A senior Corporation official said that 95 per cent of the households in Manali are following source segregation, resulting in effective disposal of dry and wet waste in the city. Starting this October, the Corporation will be implementing source segregation in all households in Chennai. “Meetings with Residents Welfare Association representatives have been conducted in all zones. Sanitary workers have also been informed. Notices will be issued to each household, informing them on what should be separated as dry and wet waste, asking them to follow source segregation,” said the official.
Another Corporation official said that over the next two weeks, pamphlets will be distributed to all households. “Awareness programmes and source segregation pledge will also be taken in schools and colleges,” added the official. Will there be a penalty levied on households that fail to comply? “Penalty will be enforced but not immediately,” clarified the senior official.
Once source segregation comes into existence, dry waste will be sold and wet waste will be composted. “The challenge is to identify the kinds of dry waste that can be sold, which will depend on the quantity being generated. The informal network of waste pickers will also be involved in the process,” said the senior official.
However, handling the wet waste will pose a major challenge for the civic body, as there are not enough compost yards in the city to breakdown the organic garbage into compost. “A Rs 10 crore proposal has been sent to the government for setting up compost yards across the city, equipped with a few basic machines to dispose the waste. In the interim, the wet waste will go into the dumpyards,” added the official.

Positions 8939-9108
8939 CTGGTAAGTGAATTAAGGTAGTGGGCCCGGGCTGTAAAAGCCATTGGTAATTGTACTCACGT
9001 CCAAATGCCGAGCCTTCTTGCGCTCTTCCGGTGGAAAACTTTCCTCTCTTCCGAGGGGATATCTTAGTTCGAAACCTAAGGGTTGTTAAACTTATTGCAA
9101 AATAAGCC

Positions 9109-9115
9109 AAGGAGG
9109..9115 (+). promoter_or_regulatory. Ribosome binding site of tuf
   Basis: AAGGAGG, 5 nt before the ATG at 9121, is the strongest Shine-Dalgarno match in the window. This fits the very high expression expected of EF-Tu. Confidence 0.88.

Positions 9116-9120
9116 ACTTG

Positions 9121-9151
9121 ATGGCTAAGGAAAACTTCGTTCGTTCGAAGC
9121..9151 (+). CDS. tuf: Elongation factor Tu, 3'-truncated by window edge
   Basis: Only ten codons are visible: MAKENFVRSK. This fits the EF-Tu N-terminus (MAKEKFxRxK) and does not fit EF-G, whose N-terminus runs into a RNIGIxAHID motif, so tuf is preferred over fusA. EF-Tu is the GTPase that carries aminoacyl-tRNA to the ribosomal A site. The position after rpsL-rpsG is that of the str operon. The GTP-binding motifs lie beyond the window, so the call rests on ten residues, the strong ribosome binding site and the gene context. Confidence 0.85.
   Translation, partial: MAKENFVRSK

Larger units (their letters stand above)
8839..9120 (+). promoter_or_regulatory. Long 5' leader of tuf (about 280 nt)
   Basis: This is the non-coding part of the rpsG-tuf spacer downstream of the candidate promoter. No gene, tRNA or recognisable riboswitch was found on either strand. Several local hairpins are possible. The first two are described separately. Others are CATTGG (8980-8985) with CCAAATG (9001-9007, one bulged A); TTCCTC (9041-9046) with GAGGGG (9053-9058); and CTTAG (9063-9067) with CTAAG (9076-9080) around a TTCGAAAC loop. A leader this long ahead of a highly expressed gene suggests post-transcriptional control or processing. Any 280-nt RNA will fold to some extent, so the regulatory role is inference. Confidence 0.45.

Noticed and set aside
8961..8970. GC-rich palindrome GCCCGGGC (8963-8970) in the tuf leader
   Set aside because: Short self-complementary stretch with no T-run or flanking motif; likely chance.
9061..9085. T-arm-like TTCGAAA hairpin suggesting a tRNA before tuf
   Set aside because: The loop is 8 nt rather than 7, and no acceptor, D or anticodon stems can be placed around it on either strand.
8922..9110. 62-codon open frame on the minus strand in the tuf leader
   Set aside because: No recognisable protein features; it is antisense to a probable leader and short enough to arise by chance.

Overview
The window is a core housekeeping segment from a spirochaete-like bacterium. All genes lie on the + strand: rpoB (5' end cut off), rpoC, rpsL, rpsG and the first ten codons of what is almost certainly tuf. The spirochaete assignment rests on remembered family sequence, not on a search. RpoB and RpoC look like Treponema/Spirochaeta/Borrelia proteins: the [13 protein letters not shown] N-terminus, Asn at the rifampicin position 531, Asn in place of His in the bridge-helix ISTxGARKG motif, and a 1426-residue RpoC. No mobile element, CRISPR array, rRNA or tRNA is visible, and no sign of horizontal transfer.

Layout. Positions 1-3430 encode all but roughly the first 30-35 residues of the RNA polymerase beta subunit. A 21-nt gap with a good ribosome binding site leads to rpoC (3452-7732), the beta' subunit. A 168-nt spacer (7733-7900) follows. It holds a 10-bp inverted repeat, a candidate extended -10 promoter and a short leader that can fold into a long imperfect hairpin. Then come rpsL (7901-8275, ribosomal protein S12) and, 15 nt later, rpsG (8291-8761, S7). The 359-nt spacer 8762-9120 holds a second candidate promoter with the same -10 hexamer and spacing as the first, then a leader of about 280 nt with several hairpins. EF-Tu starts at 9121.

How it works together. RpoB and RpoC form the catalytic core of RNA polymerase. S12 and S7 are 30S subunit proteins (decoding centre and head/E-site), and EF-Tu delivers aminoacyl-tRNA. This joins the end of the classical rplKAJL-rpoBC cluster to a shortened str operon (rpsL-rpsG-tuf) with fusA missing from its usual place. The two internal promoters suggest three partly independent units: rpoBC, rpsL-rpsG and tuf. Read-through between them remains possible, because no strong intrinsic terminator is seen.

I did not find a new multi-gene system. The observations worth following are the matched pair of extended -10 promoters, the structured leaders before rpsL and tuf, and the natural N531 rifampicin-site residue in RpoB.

Solid waste management has been garnering increasing attention in the city, with small-scale zero-waste neighbourhood initiatives being implemented. Mangalam Balasubramanian, Founder and managing trustee of Exnora Green Pammal, has been working with residents and Corporation in selected wards of Manali, helping them turn into zero-waste wards. She believes that Chennai can turn into a zero-waste metropolis. “There should be continuous training of conservancy workers and residents, who should give only wet waste daily. The dry waste can be collected once a week. There is an urgent need to create decentralised compost areas, to handle the wet waste. The challenge is to ensure more community participation,” said the expert.